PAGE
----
Mama Jua Kali: Female Resistance and Resilience to the Coloniality of Modernism and Neoliberalism in Nairobi, Kenya

  • Njeri Kinyanjui University of Nairobi
Keywords: Key words:  Mama, feminism, informal economy, Nairobi, resilience, resistance


The coloniality of modernism and neoliberalism peripheralises the informal sector. Individuals in the informal economy (also known as ‘Jua Kali’ or literally ‘hot sun,’ a term that is used to describe businesses in the informal economy that operate in open spaces subjecting its operators to hardship and harsh weather elements) are not only treated as nonhuman and primitive, but they are also disregarded in matters of economic development. Mama Jua Kali (literally ‘Mother Jua Kali,’ a term given to this woman and other women - for demonstrating prowess in the informal sector business and identifying with it) and fellow workers in the informal economy negotiate their everyday life in the context of neglect, stifling and attack from modernity and neoliberalism. This paper adopts a case study methodology to describe how Mama Jua Kali of Kamukunji Jua Kali cluster has been navigating her everyday livelihood through resistance and resilience over the last 40 years. She navigates her livelihood using the feminine utu (humaneness) and genius of caring, compassion and nurturing to build alliances with men and women in the informal economy cluster in order to survive the effects of modernity and neoliberalism. By adapting her experience to modernism and neoliberalism, the informal economy lives on to the next generation in a quiet revolution.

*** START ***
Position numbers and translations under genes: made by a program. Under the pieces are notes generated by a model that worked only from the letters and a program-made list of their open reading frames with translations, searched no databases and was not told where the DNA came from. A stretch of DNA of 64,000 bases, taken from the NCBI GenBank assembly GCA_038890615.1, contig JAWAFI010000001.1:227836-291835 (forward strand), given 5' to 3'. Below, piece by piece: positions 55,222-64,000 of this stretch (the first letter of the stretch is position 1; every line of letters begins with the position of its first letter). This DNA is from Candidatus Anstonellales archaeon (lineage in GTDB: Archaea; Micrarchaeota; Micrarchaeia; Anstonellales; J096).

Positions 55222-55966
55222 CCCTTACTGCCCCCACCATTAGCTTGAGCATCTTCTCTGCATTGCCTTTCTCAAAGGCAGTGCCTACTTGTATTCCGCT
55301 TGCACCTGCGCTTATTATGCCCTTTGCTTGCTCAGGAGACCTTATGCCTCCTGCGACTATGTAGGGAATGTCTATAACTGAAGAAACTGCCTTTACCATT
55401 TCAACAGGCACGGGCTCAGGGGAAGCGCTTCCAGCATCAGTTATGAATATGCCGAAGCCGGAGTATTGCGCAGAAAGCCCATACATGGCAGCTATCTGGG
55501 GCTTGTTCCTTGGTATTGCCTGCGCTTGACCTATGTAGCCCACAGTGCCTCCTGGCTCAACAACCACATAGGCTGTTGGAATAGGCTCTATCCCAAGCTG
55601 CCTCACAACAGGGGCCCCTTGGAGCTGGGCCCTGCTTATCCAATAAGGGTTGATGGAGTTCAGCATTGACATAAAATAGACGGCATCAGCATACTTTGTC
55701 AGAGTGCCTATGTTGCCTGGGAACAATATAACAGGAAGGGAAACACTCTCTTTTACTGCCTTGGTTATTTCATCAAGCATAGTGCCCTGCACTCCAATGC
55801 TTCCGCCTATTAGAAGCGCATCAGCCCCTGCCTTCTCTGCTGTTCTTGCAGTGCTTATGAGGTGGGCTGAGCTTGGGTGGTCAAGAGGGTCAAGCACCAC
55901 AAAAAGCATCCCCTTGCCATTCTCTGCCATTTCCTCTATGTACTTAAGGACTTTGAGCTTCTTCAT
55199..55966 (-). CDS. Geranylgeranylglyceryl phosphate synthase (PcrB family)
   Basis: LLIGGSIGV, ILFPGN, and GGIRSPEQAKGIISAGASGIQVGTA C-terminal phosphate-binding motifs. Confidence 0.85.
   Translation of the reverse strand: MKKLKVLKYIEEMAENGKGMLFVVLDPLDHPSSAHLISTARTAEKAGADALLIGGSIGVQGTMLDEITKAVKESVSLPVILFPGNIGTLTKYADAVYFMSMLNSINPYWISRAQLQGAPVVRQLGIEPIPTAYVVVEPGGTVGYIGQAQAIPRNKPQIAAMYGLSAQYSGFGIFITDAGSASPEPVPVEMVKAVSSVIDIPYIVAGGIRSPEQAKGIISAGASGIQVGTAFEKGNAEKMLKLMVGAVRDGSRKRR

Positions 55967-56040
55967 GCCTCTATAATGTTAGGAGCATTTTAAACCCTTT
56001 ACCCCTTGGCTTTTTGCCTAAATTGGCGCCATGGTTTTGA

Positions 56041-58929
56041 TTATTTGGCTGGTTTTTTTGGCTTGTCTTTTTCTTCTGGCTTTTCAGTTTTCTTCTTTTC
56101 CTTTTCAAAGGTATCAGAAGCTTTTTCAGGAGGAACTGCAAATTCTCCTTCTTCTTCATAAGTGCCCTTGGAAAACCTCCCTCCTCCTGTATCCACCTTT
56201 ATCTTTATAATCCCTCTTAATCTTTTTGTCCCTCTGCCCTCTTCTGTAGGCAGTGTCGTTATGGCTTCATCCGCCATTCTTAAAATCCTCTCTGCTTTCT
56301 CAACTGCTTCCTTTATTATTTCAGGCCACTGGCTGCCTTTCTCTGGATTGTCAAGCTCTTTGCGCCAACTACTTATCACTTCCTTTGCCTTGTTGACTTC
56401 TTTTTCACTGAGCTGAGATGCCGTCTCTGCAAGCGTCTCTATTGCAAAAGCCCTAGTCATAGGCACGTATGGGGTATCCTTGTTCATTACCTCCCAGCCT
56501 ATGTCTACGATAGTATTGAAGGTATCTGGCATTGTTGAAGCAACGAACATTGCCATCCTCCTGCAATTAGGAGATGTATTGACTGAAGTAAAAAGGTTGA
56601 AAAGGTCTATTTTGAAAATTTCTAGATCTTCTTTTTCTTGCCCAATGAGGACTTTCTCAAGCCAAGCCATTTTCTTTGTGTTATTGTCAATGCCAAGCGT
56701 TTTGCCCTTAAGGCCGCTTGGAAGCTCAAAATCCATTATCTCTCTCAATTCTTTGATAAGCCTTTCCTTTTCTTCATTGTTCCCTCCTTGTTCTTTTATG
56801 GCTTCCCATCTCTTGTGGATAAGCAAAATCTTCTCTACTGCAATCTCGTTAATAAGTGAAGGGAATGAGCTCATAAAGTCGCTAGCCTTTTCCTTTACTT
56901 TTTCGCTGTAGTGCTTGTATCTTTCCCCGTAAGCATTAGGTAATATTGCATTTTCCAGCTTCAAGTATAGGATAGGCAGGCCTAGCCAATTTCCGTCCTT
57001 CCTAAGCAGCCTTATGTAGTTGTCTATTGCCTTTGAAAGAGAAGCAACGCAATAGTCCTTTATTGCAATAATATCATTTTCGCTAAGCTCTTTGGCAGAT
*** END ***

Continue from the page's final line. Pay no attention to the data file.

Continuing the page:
Author Biography

Njeri Kinyanjui, University of Nairobi

Mary Njeri Kinyanjui is a mother, writer, researcher, teacher, community organizer volunteer and a firm believer in social economic justice and self reliance. She is a senior research fellow at the Institute for Development Studies, University of Nairobi. She holds a PhD in Geography from Fitwilliam College, Cambridge University. She has researched on economic informality,   grassroots and indigenous institutions in the organization of economic behavior, small business, gender and trade justice and peasant organizations. Her current research is on the positioning of women peasants, artisans and traders in the global economy. Where she is looking at their incorporation in production and exchange in a monetized economy and role of money in their  well being and wealth.   Some of her publications include: 2013 Women Informal Garment Traders in Taveta Road’ Nairobi: From the Margins to the Centre: African Studies  Review 56 (3) 147-165, 2013; Vyama, Institutions of Hope: Ordinary People’s Market Coordination and Society Organization Alternatives. Nairobi: Nsemia Publishers (2012).  She has recently published a book entitled: Women and Economic Informality in Africa: From the Margins to the Centre. Zed Books 2014.  She has also published Coffee Time Laanga Press, 2015. She has recently produced an article ‘Ubuntu nests and the emergence of the African Metropolis’, in the September,2016 issue of the Singapore Journal of Tropical Geography. Her forth coming book on Traders and Artisans in Nairobi: Utu-Ubuntu Business model, Cultural Villages and the African Metropolis will be published by African Minds in 2017.  She is also working on a manuscript entitled sweet sobs. She occasionally writes for the World Policy Institute’s Africa program Blog and African Executive. She has been a resident at the Rockefeller Bellagio centre Italy; Stellenbosch Institute of African Studies, Nordic Africa Institute, United Nations Institute for Research and Development and Open University.


Journal Identifiers

eISSN: 1998-1279